Hamilton County commissioners have a counter offer for a soccer stadium. And they have a plan B.
Commission President Todd Portune says the county continues to push the use of Paul Brown Stadium as a permanent home for FC Cincinnati. The team is bidding for one of two Major League Soccer expansion franchises to be announced in December.
Portune wants to sit down with FC Cincinnati and MLS representatives to sell the idea of using Paul Brown Stadium. "We really haven't had that opportunity yet because we haven't been able to articulate fully what it is that we're interested in doing," Portune says.
Portune says if MLS and FC Cincinnati won't accept sharing Paul Brown Stadium, Hamilton County will work with Cincinnati to invest in infrastructure in Oakley. He says that means building a 1,000 space parking garage. Commissioners say the money would come from county parking revenues. They estimate a garage would cost about $15 million.
"We have sufficient revenues being generated by our enterprise fund arising out of parking that will enable us to meet that need," he says.
The owner and management of FC Cincinnati on Tuesday declared the team would finance the stadium, and withdrew previous requests for assistance from Cincinnati and Hamilton County. The team asked Hamilton County commissioners to use revenues from the hotel tax to pay for infrastructure.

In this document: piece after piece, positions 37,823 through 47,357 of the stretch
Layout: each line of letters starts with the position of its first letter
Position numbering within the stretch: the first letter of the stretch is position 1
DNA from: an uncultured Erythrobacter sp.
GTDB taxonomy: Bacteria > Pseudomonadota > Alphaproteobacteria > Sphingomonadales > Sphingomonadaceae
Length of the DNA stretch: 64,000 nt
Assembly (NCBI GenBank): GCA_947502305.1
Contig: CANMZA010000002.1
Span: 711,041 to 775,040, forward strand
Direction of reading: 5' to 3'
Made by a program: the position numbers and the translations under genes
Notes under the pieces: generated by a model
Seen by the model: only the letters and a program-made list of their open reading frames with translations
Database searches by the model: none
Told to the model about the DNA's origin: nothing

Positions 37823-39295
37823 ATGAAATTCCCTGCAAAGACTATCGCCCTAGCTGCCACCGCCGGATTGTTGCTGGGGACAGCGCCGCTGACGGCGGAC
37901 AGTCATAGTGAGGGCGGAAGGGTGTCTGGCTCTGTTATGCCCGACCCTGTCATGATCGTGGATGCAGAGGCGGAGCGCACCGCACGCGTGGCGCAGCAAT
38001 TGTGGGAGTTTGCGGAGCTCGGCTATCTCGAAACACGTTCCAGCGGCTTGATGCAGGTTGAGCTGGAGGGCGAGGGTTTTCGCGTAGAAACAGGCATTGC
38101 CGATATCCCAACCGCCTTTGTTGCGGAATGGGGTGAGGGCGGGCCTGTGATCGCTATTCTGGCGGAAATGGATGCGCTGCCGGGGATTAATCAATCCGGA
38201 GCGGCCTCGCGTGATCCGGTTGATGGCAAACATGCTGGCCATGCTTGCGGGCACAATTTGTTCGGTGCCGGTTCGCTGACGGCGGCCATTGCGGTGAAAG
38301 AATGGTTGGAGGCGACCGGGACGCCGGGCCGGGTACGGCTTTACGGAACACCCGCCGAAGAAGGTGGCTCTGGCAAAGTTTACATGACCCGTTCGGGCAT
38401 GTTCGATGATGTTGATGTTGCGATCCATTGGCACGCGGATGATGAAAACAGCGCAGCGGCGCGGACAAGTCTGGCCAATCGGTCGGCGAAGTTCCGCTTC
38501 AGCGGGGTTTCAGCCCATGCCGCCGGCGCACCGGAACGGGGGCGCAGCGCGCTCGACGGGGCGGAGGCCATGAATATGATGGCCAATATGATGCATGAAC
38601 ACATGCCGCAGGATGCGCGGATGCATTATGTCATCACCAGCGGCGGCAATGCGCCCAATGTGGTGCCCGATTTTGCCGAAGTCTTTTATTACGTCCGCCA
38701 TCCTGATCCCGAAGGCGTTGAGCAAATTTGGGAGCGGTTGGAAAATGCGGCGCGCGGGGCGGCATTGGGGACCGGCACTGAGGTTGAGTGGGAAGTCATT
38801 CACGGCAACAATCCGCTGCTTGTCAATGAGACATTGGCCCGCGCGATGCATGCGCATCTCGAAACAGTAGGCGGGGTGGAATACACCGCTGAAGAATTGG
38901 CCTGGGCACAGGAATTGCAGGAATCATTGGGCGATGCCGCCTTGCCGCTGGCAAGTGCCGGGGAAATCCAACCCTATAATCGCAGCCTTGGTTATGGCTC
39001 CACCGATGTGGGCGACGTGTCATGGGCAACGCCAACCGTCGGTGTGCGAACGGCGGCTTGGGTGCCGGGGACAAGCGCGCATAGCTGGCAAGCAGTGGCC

The plan was for the team to select a stadium site in Oakley. Portune says everything is dependent upon neighborhood support.
Beyond that, Portune says "We need to nail down commitments relative to jobs that will be generated by this. We need to nail down commitments with respect to return on investment. If we're building a parking garage we need to make sure the taxpayers of Hamilton County are held harmless with respect to any operational expenses from that garage."
Berding is responding to the county's parking garage offer saying the team is aware of the proposal but more conversations are necessary.
"The next step is to talk further with the County officials and Cincinnati Mayor John Cranley to see whether, after [Wednesday's] initial offer to build a parking garage, we can get there on needed infrastructure," Berding says in a statement. "Our owners and FC Cincinnati will fund the stadium but will not be funding public infrastructure routinely covered by governments."
As for the Paul Brown Stadium option, Berding says "The financial data that we transparently shared with the County proves to us that Paul Brown Stadium would not support an MLS team, but we are interested to see how they could have come to a different conclusion."
Read the full FC Cincinnati statement below.
Berding on Tuesday suggested Oakley is enjoying immense growth and the city and county will likely need to pay for infrastructure improvements around any future development anyway.
Commission President Portune says it's his understanding Cincinnati will take care of expanding roads around an Oakley stadium.
— Tana Weingartner (@TanaWeingartner) November 15, 2017